Due to a reporting error, in last week’s Restaurantarama [“Meal or mirage?”] Katherine Kroloff’s name is misspelled. We apologize to her for the error.
A proud group of industrial hemp supporters hoisted an American flag made of the crop on the Downtown Mall May 25, announcing that it would be presented to Willie Nelson—another major advocate for its legalization—at his concert that night. “We’re trying to end this insanity of prohibition,”
What’s under that robe? UVA’s enhanced, heavy-duty security for its 187th final exercises, which included the opening of the robes for grads and faculty before entering the Lawn, is considered a “best practice” common at other large, public research universities, according UVA spokesperson
Justin Novak’s fingers were bleeding. A Band-Aid flapped uselessly from one of the cuts that had been pummeled for nine innings by balls thrown and hit hard to third base. The white knickerbocker-style pants of his UVA uniform were streaked with dirt. The stadium was almost empty and the lights
The Greenbrier in West Virginia may no longer be a five-diamond resort, but in the food and beverage world, to be its director of fine dining is still a pretty sweet gig. Carmelo “Carmine” Carrozza held that position for barely two weeks before he told his boss he had cancer and was seeking
Companies surveying for the Atlantic Coast Pipeline must provide property owners sufficient written notice before setting foot on their properties, a Nelson County judge ruled May 9. Though this doesn’t stop the project, pipeline opponents say any ruling in favor of landowners is a success. “It
Charlottesville’s first African-American Police Chief, Alfred Thomas, Jr., was sworn into office May 23. He succeeds Tim Longo, who worked with the department for 15 years. “You’ll notice they didn’t give me a gun yet,” Thomas said while fastening his new chief of
A Charlottesville woman who billed herself as a psychic has seen something about her own future: up to 40 years in prison. Sandra Stevenson Marks, who used to offer “Readings by Catherine” from a rented house on U.S. 29, stole over $2 million from five people, according to a court
We’re noticing a trend Major Ron Lantz was named Albemarle police chief May 11. He migrated here in 2012 from the Fairfax County Police Department, which also produced Steve Sellers, who was named chief in December 2010, and who will retire June 1. Speaking of trends… Former Nelson County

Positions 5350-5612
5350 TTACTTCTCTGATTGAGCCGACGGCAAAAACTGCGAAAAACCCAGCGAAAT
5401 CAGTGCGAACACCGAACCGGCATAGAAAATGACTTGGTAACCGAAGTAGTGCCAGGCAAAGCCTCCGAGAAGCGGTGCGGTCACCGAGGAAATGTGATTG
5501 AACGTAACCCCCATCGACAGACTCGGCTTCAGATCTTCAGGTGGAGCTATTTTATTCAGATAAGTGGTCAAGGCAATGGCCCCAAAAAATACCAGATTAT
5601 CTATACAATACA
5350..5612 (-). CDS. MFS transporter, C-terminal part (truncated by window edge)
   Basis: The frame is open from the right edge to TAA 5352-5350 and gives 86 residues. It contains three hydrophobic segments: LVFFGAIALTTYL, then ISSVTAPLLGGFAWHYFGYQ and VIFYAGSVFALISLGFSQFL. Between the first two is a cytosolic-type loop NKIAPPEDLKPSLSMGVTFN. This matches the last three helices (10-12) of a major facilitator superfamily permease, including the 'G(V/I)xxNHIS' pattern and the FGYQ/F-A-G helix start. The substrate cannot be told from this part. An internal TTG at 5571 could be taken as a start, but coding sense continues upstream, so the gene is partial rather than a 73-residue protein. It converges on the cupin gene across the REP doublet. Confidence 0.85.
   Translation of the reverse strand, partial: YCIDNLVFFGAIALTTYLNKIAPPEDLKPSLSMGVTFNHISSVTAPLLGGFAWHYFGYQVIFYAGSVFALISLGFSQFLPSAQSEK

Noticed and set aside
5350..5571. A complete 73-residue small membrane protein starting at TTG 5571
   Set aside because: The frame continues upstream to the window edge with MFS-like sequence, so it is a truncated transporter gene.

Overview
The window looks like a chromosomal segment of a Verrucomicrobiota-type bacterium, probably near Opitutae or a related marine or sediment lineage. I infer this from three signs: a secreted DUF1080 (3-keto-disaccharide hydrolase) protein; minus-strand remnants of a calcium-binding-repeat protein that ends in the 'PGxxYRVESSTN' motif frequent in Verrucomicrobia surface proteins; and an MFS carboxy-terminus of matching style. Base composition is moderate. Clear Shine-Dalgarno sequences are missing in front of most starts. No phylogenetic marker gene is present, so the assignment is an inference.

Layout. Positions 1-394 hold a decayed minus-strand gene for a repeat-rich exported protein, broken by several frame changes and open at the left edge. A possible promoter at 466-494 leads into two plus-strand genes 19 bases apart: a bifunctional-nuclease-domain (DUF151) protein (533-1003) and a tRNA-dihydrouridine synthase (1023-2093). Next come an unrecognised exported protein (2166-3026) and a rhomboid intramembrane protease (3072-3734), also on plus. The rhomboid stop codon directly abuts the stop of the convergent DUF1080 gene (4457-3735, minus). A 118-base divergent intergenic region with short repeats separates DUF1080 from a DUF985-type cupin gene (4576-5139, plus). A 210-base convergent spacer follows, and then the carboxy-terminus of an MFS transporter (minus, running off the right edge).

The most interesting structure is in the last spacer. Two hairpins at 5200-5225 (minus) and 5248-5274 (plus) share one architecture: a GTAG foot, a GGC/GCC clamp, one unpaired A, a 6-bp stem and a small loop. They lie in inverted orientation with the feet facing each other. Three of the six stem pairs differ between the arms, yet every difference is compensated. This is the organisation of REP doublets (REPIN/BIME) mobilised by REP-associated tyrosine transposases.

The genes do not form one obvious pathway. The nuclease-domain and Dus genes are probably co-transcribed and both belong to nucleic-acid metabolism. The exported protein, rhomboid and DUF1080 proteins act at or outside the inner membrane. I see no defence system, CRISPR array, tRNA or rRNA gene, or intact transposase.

As excited fourth-years take their final walk on the Lawn and up the portico steps of the recently refurbished Rotunda, they will no doubt be reflecting on their years at the University of Virginia. Just in the last school year, UVA has made headlines for scientific discoveries, Olympic
In April, C-VILLE reported on the potential razing of historic buildings at Fulfillment Farms in Esmont. While a demolition permit is currently on file, and the structures could be bulldozed at any time, a group of concerned citizens has come together to make a final plea for preservation. In
In a hearing in federal court on May 13, Judge Glen Conrad ruled to accept Martese Johnson’s amended complaint in his suit against the Virginia Department of Alcoholic Beverage Control, though the state had asked to throw out the lawsuit. The ABC’s attorney, Nicholas F. Simopoulos, said Johnson
While it’s not always smooth sailing between the city and county, collaboration was the word of the day as officers and officials from Albemarle, Charlottesville and the University of Virginia gathered May 12 to dedicate a long-in-the-works, state-of-the-art Regional Firearms Training Center.
New cops are learning a strategy called fair and impartial policing, which aims to help them evaluate their biases before they take to the streets. At a May 13 six-hour course, Albemarle’s Lieutenant Mike Wagner and Master Police Officer Dana Reeves taught 13 recruits from the county,
If a major event happened during the 20th century, attorney and civil rights legend Mark Lane likely was there. The man who wrote in 1966 Rush to Judgment, which disputed the Warren Commission conclusions and spawned a conspiracy-theory industry on the assassination of John F. Kennedy, died May
In honor of Philip Weber III, aka Running Man, the director of Champion Brewing Company’s running club is organizing a memorial 8K that will take place on Saturday, May 28, and benefit the Jefferson-Madison Regional Library. Weber died after he was struck by an SUV on Ivy Road last December.
With the success of the podcast “Serial” and Netflix’s “Making a Murderer,” wrongful convictions are a hot topic. Joining the debate is a documentary about one of central Virginia’s most notorious double homicides—and the convicted murderer who has insisted he’s innocent for 30 years. The
Thirty-five-year-old Russell Matthews, dressed in a denim shirt, blue jeans and white sneakers, enters a small classroom in the Dillwyn Correctional Center in central Virginia and shakes his instructor’s hand. He’s the first of about 15 prisoners to arrive to class on this mid-April day. “Good
The Charlottesville neighborhood of Fry’s Spring has an unofficial mascot: a pale white deer that pops up in residents’ backyards, surprising and delighting them. “I saw it out the window,” says Virginia Rieley. “I went outside to see if I could get a closer look. I was surprised when I went
Perhaps nothing this century has shaken the Charlottesville area more than the drought of 2002, when carwashes closed, restaurants served on paper plates and the water supply was within 60 days of running out. And perhaps nothing has divided the community more than the multi-year battle waged
Calling all authors! Dust off those manuscripts—submissions are now being accepted for the C-VILLE Weekly/WriterHouse fiction contest. Short works of previously unpublished creative fiction that are a maximum of 3,000 words are eligible for entry; the winning story will be published in the